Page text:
Safety ~ with a capital 'S'

Horses and ponies are unpredictable animals and it can be hazardous to be around them at times. So, here are a few tips on how to act to remain safe.

General Safety

Safety involves common sense and an understanding of horses. Horse riding can be high-risk, but handling horses from the ground can be just as dangerous. Also, equestrian activities often involves lifting and carrying heavy items, so break them into manageable weight loads and utilise safe lifting techniques to prevent back injuries.

Clothing and equipment

It goes without saying that sensible clothes must be worn when around horses. A hat/helmet is essential when riding, and a body protector is also a good idea. It is imperative that both these items meet the correct safety standards and should be correctly fitted and purchased from a reputable retailer. The wearing of jewellery is inadvisable as items can get caught and cause injury.


Understanding horses

Never take a horse’s behaviour for granted as even the oldest and quietest horse can behave unpredictably. The natural instinct of a horse dictates either “fight or flight” as a defence reaction if feeling threatened. Therefore when around horses, the following tips are worth following:

  • Be insured – public liability insurance is essential for all horse owners, keepers or riders as claims may be made against them in the event of an accident
  • Stay alert – consider how your horse is likely to react, and take positive action before your horse becomes alarmed
  • Confidence is key – a horse takes confidence from a confident handler
  • Ground rules – stick to them consistently but ensure they are realistic
  • Seek help and guidance when necessary – there is always something new to learn and someone who is more experienced
  • Think “prevention” – complacency causes accidents so don’t take unnecessary risks


Being on the yard

Human and equine first aid kits should be readily available on your yard plus someone should be qualified in first aid practises. All keepers and visitors to the yard should be made familiar with accident procedures and know what action to take in the event of an emergency.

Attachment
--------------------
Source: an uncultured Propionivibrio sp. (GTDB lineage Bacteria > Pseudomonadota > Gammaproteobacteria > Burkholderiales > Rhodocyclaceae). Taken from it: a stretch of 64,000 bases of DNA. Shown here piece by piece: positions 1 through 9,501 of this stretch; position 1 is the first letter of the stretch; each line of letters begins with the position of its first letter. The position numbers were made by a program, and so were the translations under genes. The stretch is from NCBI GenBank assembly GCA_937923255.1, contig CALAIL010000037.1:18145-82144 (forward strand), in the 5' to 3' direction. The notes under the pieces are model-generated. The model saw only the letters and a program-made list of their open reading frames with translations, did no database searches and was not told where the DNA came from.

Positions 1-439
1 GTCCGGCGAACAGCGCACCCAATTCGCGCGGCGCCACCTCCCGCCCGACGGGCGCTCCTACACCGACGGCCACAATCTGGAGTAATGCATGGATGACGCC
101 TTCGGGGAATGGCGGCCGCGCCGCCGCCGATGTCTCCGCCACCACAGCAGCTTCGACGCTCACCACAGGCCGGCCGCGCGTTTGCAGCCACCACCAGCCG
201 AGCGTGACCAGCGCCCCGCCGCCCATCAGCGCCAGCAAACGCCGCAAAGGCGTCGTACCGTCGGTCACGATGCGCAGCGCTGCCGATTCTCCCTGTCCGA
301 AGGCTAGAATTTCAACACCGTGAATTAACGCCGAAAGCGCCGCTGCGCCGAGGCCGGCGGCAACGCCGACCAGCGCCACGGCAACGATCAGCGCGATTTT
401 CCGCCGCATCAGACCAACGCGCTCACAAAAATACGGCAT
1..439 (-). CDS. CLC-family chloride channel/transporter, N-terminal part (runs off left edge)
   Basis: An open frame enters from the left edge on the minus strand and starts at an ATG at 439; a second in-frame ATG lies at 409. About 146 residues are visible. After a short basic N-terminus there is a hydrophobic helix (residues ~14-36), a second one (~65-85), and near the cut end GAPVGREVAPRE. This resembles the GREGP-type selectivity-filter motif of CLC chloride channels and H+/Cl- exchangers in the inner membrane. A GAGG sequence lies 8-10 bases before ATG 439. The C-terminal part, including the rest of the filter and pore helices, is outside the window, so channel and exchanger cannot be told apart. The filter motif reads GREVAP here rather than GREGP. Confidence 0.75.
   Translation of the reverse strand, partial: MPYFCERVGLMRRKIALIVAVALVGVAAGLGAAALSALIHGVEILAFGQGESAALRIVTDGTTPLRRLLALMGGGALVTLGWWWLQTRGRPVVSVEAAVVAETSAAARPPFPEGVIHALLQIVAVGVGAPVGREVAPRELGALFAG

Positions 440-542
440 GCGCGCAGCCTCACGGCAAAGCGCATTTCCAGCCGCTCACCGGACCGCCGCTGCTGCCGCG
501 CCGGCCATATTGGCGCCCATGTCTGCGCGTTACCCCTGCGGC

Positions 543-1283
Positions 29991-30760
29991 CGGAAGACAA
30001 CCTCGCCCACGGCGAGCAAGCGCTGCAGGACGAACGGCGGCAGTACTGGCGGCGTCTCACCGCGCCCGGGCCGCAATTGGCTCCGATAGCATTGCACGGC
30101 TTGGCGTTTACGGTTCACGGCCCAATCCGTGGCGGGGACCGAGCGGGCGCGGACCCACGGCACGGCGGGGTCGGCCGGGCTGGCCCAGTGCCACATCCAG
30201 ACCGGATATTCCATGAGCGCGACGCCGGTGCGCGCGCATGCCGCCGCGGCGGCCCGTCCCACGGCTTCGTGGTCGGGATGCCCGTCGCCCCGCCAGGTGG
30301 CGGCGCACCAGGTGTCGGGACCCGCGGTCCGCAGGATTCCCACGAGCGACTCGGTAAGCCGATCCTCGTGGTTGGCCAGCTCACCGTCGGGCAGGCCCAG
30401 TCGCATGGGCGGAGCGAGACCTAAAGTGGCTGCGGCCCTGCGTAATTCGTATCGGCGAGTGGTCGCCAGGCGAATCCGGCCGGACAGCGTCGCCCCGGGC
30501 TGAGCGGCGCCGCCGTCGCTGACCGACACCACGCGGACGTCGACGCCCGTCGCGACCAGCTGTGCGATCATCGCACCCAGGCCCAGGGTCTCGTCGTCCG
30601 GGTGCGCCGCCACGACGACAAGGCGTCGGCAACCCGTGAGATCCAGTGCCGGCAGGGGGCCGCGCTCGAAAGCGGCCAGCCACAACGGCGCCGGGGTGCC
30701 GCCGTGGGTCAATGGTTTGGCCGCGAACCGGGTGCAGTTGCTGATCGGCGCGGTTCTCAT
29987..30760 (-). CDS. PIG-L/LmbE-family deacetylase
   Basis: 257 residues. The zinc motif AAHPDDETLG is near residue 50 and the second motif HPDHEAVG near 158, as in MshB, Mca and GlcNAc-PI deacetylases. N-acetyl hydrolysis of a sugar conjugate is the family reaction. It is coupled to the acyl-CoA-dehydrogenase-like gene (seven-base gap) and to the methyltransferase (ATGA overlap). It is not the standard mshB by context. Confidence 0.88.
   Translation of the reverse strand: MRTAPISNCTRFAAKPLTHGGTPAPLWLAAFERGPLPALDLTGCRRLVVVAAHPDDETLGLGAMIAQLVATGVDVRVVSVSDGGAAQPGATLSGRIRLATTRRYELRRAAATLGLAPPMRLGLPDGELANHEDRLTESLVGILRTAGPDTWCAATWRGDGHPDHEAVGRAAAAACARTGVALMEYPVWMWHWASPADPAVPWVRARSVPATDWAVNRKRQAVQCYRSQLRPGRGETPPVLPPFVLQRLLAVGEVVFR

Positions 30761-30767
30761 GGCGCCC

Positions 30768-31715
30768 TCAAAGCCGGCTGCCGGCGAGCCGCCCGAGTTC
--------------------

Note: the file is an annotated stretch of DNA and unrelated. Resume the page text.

A list of emergency contact numbers should be displayed prominently and programmed into the mobile phones of riders in case of accidents when out riding. An emergency list should include details of the yard manager, a veterinary surgeon, doctor, farrier, the local police and the fire brigade.

Main yard gates should be kept closed at all times to reduce the risk of a loose horse escaping onto the road. Ensure stable doors are fastened securely with horse-proof locks and that all areas to which horses have access are free from impediments and any surfaces that may cause accidents or injuries.

On the ground

Horses should be taught basic commands and how to respond accordingly, most importantly how to stand still and walk clear of the handler when being led from either side. Handlers should wear gloves when leading, and lead ropes/lunge lines should not be wrapped around the hand or allowed to trail on the ground.

When being groomed, tacked-up or even in a stable ensure the horse is tied up, this will allow the handler to move quietly and confidently without the danger of being trapped in a corner.

The horse should wear a well-fitting head collar when tied up, with the lead rope secured through a loop of string attached to the tying-up ring. This means if the horse panics and pulls back, the string will break, minimising the chance of the horse slipping over and becoming injured. Do not tie a horse up by attaching the rope to the bit or tying the horse by its reins as it may cause serious injury.


Make sure you are in the safest position for the task you are carrying out. Standing directly behind or in front of a horse can increase the risk of being injured should the horse strike out with a limb. When holding a horse that is being clipped or treated by a veterinary surgeon or farrier, you should stand on the same side them.

When applying boots or bandages squat beside the horse (not sit or kneel), so you can move quickly should the need arise.

If you need to remove a head collar when turning a horse loose in the field or stable, first lead the horse in and then turn around to face the door or gate before being released. This was will lessen the risk of being trampled or kicked by an excited animal.